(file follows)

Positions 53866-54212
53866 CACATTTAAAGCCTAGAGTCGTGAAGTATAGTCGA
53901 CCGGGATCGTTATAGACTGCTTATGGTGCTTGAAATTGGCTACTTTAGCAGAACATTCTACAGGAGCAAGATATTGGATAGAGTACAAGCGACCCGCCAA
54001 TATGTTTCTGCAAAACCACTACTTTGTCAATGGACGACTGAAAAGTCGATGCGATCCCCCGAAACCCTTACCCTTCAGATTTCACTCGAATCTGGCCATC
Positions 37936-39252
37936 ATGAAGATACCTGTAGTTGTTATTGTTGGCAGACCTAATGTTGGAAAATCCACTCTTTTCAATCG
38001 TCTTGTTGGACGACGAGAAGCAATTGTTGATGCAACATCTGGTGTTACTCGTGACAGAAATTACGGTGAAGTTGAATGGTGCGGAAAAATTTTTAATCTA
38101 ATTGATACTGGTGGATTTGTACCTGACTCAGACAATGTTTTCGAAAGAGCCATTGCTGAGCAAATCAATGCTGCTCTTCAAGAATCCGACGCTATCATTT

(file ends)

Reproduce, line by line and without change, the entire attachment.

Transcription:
Positions 53866-54212
53866 CACATTTAAAGCCTAGAGTCGTGAAGTATAGTCGA
53901 CCGGGATCGTTATAGACTGCTTATGGTGCTTGAAATTGGCTACTTTAGCAGAACATTCTACAGGAGCAAGATATTGGATAGAGTACAAGCGACCCGCCAA
54001 TATGTTTCTGCAAAACCACTACTTTGTCAATGGACGACTGAAAAGTCGATGCGATCCCCCGAAACCCTTACCCTTCAGATTTCACTCGAATCTGGCCATC
Positions 37936-39252
37936 ATGAAGATACCTGTAGTTGTTATTGTTGGCAGACCTAATGTTGGAAAATCCACTCTTTTCAATCG
38001 TCTTGTTGGACGACGAGAAGCAATTGTTGATGCAACATCTGGTGTTACTCGTGACAGAAATTACGGTGAAGTTGAATGGTGCGGAAAAATTTTTAATCTA
38101 ATTGATACTGGTGGATTTGTACCTGACTCAGACAATGTTTTCGAAAGAGCCATTGCTGAGCAAATCAATGCTGCTCTTCAAGAATCCGACGCTATCATTT